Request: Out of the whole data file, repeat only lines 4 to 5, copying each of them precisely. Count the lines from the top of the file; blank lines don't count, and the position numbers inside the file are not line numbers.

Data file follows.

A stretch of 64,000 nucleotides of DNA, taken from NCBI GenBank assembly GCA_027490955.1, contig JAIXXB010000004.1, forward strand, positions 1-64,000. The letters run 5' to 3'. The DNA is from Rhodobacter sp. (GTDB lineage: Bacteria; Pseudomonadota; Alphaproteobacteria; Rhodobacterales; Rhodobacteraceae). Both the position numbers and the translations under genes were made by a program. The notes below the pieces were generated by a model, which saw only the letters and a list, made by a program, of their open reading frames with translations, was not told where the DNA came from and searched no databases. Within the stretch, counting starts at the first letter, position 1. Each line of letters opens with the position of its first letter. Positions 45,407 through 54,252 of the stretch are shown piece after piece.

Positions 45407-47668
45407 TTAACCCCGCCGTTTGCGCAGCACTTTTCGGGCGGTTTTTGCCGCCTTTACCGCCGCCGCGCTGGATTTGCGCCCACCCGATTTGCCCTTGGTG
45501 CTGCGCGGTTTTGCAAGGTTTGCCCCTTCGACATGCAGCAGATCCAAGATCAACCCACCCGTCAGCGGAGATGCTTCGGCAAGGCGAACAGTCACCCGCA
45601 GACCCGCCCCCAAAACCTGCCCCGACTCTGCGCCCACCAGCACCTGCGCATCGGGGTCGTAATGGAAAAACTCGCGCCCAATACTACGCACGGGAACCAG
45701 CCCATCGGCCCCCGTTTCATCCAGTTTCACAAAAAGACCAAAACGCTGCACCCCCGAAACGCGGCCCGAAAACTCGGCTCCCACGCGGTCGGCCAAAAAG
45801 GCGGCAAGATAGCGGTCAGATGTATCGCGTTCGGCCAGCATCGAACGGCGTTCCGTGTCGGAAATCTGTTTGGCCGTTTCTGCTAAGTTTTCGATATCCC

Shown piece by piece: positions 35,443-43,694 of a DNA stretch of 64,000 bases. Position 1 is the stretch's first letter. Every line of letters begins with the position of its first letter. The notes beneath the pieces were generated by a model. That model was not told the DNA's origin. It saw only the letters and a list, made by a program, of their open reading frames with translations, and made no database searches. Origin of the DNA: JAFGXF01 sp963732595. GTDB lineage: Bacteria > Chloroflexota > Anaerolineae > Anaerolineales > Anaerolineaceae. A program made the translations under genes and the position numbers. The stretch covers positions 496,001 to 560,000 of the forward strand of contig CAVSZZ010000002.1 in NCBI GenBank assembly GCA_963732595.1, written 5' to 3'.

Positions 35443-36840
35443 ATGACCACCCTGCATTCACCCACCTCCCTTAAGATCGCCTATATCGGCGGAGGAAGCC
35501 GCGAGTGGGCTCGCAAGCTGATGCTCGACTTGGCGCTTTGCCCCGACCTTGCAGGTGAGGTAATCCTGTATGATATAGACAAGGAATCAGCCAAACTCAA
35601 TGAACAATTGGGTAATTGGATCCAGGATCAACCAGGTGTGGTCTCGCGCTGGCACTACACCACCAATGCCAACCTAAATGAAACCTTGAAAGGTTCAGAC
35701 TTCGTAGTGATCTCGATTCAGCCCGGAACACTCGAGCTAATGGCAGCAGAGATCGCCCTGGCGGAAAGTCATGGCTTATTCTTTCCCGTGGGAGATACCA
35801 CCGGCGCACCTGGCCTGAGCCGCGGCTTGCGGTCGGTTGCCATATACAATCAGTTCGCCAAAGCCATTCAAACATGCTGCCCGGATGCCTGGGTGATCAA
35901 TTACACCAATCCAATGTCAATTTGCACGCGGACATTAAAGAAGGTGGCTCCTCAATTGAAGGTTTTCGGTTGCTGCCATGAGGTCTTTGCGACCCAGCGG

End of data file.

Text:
45501 CTGCGCGGTTTTGCAAGGTTTGCCCCTTCGACATGCAGCAGATCCAAGATCAACCCACCCGTCAGCGGAGATGCTTCGGCAAGGCGAACAGTCACCCGCA
45601 GACCCGCCCCCAAAACCTGCCCCGACTCTGCGCCCACCAGCACCTGCGCATCGGGGTCGTAATGGAAAAACTCGCGCCCAATACTACGCACGGGAACCAG